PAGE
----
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On 23 February, the multi-award-winning independent documentary Endless Corridor – a US/Lithuanian co-production – was screened in the Boothroyd Room of Portcullis House – part of the UK Parliament.
Organised by Bob Blackman MP, Chair, Azerbaijan All-Party Parliamentary Group (APPG), and attended by Baroness O’Cathain and Lord Howarth, APPG members, this commemorated the victims of the Khojaly Massacre on 26 February 1992.
This was the worst single atrocity of the Armenian–Azerbaijani conflict over Nagorno-Karabakh that claimed the lives of 613 civilian victims in 1992. The death toll included 106 women, 63 children and 70 elderly people. The screening was organised within the Justice for Khojaly campaign.
Following its international premiere throughout 2015, Endless Corridor has received plaudits from critics across the world. It has received the Best Documentary and Best Director for a Documentary Prizes at the Tenerife International Film Festival in Madrid; the Best Documentary Editing Prize at the Milano International Filmmakers Festival; and in the prestigious US-based Accolade Global Film Competition, it achieved two awards – Best of Show in May 2015 and in January 2016 the Outstanding Achievement Award in the Accolade Humanitarian Awards 2015. It has also been screened on the pan-European Eurochannel, CNN Turk and TV 24 (Turkey) channels.
Speaking before the audience of 110 parliamentarians, journalists, humanitarians, friends of Azerbaijan and cinephiles, Lionel Zetter, Director, TEAS, said: “We are honoured to be organising this event under the auspices of Bob Blackman on behalf of the Justice for Khojaly campaign, which was founded in 2008 by Mrs Leyla Aliyeva. This has promoted this film and organised other Khojaly commemorative events in over 100 countries. Khojaly has come to symbolise the conflict over Nagorno-Karabakh because it was an organised massacre of women and children. The events of Khojaly were in living memory and there were some survivors. During previous screenings of the film, I was honoured to meet Valeh Huseynov, whose painfully moving testimony of the way in which his wife was shot dead is heard in the film. He was brutally tortured, but he is still alive today.
“Currently, Nagorno-Karabakh and the seven surrounding regions are still occupied by Armenia, in direct defiance of four UN Security Council resolutions. This situation is not acceptable to Azerbaijan and any country around the world. If the rule of international law is flouted, it results in conflicts and civil war. Always – the women and children suffer. I hope tonight’s screening will act as a memorial to those who died on that night and that you will understand the pain that the surviving Azerbaijanis suffered.”
Mr Blackman explained: “Endless Corridor is harrowing viewing, that is undeniable, and there is no question that the massacre took place. During my visits to Azerbaijan, I have seen the work undertaken to accommodate the approximately one million IDPs and refugees who are the ongoing victims of the conflict. The biggest tragedy is that no-one has been brought to justice for the war crimes and crimes against humanity, committed against those who wanted to live peacefully in their homeland. I will be submitting an Early Day Motion (EDM) to Parliament this week to remember the victims. Every time I go to Azerbaijan, one question is raised – four UN Security Council resolutions have been passed against the Armenian occupation – but nothing happens. I wonder why this part of this world remains ignored and forgotten. In my view, as many people need to see this film as possible – particularly politicians. I will do all I can to ensure parliamentarians hear about the tragedy and continue to demand answers and action.”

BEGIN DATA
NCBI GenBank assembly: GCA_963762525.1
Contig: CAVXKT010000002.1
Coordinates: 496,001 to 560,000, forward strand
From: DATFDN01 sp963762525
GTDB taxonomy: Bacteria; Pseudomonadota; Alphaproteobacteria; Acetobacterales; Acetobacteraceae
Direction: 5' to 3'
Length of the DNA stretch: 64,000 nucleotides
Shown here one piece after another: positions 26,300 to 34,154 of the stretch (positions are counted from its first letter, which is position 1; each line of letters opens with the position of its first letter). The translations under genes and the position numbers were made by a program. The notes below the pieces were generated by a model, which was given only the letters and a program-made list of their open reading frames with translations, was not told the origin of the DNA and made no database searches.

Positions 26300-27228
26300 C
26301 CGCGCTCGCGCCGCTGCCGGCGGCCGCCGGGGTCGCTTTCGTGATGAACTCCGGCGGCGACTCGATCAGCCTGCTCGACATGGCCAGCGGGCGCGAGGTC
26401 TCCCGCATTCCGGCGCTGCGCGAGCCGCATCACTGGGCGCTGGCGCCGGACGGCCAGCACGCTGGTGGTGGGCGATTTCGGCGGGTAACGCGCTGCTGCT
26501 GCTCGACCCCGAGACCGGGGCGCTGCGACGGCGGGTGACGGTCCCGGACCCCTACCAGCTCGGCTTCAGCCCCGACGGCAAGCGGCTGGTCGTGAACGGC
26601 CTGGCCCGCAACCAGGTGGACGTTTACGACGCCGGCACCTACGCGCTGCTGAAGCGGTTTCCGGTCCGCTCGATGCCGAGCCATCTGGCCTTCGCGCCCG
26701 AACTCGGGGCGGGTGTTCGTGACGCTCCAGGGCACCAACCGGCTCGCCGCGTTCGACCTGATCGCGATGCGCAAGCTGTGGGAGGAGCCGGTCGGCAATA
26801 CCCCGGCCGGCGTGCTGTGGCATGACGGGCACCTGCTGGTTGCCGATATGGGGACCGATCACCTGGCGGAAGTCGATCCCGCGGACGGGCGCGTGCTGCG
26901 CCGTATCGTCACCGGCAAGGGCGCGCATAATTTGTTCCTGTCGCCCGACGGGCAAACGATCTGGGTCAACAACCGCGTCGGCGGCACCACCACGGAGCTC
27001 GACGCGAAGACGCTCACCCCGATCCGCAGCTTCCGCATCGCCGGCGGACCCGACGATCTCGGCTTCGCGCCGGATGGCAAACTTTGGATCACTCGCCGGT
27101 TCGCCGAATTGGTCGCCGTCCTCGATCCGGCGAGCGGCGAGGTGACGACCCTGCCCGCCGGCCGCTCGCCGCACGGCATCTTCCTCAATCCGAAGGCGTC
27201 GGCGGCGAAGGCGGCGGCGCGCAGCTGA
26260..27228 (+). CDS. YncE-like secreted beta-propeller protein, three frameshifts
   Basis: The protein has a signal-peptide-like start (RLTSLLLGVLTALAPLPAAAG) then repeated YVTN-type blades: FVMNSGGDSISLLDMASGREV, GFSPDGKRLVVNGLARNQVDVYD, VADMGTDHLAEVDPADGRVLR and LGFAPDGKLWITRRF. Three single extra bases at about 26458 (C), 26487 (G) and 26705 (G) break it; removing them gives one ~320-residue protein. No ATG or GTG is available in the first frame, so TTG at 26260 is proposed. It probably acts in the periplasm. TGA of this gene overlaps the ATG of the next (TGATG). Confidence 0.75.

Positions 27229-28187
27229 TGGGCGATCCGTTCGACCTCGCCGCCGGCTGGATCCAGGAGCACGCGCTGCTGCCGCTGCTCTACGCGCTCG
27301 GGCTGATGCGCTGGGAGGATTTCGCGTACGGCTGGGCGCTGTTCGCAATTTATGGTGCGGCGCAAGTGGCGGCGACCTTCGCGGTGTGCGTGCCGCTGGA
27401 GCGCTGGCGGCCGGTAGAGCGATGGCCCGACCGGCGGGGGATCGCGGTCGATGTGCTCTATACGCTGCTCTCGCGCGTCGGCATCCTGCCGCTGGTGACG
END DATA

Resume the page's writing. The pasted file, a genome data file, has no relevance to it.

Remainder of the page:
Aleksandras Brokas, Director, Endless Corridor, explained: “Whenever I rewatch this film in different cities, I am aware that nearly 50 per cent of the people featured in the film have passed away. Young Günay’s experience of trauma caused her to become speechless and led to her death two weeks after the end of shooting. The most important aspect is that those featured in the film now know they are not alone in their pain and grief. We aimed to show how the innocent people were affected.” He went on to field a series of questions from the audience regarding the geopolitical background to the conflict.
H.E. Tahir Taghizadeh, Azerbaijani Ambassador to the UK, said: “Thank you to TEAS and the Justice for Khojaly campaign for organising this wonderful and frank evening. The audience tonight brought the most precious gift – that of their time, hearts and minds. We are currently discussing the development of confidence-building measures, but there is no confidence or trust between Azerbaijan and Armenia. There will be no trust until those responsible for Khojaly are brought to justice.”
The evening was dedicated to the memory of the Khojaly victims and those Azerbaijanis who have only one wish – to return home.
2016.02.24 / 18:49